Do I Have Thick Or Thin Hair? Ways To Check The Hair Texture And Beauty Hacks

Knowing the difference can entirely change how you care for and maintain your hair.

Medically reviewed by Dr. Shruti Chavan, MBBS Dr. Shruti Chavan Dr. Shruti ChavanMBBS
Written by , Associate Editor Anjali Sayee Associate Editor Experience: 7 years
Edited by , Associate Editor Eshna Das Associate Editor Experience: 3 years
Fact-checked by , Associate Commerce Editor Krati Darak Associate Commerce Editor Experience: 3 years

Thick vs. thin hair – How do you know which type you have? Does it refer to the total girth, or is it about how thick or thin a single strand of your hair is? Well, it is the latter. This article lists out all the differences between thick hair and thin hair, along with a few useful hair hacks to thin out thick hair and vice versa. Read on to know more!

What Is Thick Hair?

Hair thickness indicates the width of a single hair strand. People often confuse thick hair with a density of hair. Hair density is a measure of the number of hair strands per square inch of the scalp.

What Is Thin Hair?

If the hair thickness is lesser than the width of a thread, it is referred to as thin hair.

Confused whether you have thick or thin hair? The next section differentiates between the two clearly. Read on!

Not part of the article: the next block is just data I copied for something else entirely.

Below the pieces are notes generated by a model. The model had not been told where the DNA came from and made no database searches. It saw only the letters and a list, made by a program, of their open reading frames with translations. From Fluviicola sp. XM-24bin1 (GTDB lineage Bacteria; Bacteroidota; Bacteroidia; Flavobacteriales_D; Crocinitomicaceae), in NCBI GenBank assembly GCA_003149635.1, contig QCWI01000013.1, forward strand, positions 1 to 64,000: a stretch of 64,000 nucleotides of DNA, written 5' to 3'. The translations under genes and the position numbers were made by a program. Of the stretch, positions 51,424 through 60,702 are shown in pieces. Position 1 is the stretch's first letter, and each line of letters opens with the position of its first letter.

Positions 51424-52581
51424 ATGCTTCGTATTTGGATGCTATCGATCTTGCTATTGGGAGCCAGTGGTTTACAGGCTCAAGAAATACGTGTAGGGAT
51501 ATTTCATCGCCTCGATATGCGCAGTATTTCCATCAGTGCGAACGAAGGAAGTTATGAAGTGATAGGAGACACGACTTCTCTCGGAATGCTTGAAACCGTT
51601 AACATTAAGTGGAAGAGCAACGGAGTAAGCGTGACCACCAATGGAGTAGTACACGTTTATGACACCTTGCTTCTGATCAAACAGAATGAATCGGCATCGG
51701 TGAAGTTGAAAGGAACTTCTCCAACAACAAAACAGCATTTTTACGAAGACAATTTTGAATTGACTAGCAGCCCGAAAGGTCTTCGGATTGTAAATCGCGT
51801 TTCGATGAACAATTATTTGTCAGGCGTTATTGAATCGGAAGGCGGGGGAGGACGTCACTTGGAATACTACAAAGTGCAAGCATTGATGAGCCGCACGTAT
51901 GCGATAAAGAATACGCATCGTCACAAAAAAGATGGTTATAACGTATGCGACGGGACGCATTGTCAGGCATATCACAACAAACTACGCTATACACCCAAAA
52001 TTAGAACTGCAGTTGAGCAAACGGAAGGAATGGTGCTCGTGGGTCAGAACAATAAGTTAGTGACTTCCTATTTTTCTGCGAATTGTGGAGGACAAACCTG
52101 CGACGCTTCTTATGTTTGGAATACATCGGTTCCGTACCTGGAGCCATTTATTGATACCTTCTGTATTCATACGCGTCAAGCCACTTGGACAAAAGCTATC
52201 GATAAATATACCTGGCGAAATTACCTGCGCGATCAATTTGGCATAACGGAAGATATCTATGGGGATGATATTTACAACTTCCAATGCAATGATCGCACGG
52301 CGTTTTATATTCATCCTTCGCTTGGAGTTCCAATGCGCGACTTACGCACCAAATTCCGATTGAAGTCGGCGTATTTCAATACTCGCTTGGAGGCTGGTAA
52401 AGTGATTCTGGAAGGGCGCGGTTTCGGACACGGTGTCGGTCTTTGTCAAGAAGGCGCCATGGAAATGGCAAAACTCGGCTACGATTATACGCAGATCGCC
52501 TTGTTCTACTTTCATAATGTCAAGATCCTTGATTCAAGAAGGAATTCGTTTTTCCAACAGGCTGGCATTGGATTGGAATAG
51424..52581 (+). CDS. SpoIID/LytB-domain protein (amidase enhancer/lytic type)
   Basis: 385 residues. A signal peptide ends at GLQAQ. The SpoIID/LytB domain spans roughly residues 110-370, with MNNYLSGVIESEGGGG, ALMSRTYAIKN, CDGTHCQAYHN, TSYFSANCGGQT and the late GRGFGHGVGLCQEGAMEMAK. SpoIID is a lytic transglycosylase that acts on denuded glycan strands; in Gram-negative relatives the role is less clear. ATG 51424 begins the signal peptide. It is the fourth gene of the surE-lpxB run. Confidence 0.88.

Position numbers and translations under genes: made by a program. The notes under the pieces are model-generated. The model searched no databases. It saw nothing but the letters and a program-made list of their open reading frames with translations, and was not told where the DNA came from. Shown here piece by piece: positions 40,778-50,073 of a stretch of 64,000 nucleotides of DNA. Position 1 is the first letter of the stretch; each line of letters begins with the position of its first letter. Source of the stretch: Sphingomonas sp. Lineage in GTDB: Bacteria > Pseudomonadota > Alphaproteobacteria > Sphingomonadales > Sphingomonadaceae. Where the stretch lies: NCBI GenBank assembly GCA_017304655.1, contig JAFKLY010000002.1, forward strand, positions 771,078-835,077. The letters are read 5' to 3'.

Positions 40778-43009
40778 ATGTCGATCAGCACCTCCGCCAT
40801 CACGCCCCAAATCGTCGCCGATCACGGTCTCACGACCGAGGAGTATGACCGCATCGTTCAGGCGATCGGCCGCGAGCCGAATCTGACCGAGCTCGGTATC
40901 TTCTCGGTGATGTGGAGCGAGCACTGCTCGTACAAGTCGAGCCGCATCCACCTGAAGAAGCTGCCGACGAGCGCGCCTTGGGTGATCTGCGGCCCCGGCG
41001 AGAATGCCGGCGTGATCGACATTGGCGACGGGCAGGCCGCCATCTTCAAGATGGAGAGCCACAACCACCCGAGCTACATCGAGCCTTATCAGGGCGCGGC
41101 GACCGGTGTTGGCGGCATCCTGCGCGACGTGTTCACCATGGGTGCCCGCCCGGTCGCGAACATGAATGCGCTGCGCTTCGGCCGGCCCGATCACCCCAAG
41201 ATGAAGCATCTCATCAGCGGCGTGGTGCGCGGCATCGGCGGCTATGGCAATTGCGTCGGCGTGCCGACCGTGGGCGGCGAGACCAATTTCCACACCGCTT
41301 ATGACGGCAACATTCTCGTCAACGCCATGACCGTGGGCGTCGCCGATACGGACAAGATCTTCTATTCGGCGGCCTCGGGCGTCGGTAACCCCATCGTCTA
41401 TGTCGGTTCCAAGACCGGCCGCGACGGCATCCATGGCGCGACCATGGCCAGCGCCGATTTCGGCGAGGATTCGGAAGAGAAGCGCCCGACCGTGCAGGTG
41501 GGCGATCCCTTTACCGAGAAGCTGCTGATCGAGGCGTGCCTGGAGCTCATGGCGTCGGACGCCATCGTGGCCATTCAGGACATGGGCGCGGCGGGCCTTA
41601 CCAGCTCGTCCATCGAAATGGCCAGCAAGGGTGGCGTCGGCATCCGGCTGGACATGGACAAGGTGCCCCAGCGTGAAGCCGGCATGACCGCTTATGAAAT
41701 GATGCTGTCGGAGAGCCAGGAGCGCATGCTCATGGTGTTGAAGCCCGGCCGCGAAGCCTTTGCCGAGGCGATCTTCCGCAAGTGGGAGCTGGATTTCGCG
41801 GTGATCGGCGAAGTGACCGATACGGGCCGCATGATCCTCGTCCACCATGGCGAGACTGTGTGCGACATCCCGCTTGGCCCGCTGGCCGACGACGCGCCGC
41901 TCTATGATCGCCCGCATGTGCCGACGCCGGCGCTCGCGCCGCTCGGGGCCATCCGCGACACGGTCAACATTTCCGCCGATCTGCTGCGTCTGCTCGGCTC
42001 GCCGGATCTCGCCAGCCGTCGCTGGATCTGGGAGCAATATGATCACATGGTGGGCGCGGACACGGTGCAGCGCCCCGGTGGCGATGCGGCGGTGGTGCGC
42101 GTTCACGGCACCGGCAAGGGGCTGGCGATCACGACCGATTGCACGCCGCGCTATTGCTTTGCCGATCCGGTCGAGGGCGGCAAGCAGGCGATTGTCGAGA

Thick Vs Thin Hair

Appearance And Diameter

Thick HairThin Hair
A single hair strand is coarse to touch.A single hair strand cannot be felt on the hands. But the texture is smooth and soft.
The hair strand is visible clearly.The hair strand is hardly visible.
The diameter is 120 microns.The diameter is 50 microns.
The average thickness is 0.08-1 mm.The average thickness is 0.04-0.06 mm.

Hair Density

To check your hair density, tie a ponytail on the top of the crown, and measure its circumference.

Thick HairThin Hair
The circumference of the ponytail is more than 2 inches.The circumference of the ponytail is less than 2 inches.

Hair Follicles

Hair follicles are tiny pockets on the scalp from where hair roots are developed and hair grows out. The size of these pockets determines the texture and density of the hair.

Thick HairThin Hair
Large hair follicles.Small hair follicles.
More number of hair follicles per square inch of the scalp.Less number of hair follicles per square inch of the scalp.

Hair Width

Hair width is the circumference or thickness of each hair strand.

Thick HairThin Hair
Thick hair strands have a large circumference and look coarse under the light.Thin hair strands have a small circumference and are barely visible under the light.
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Now that you have a fair idea of your hair type, here’s how to analyze hair thickness.

How To Measure Hair Thickness

1. Strand Test

This simple method may help you analyze the thickness of your hair easily at home. All you need is a hair strand.

  • Pluck a single hair strand and hold it in between your fingers.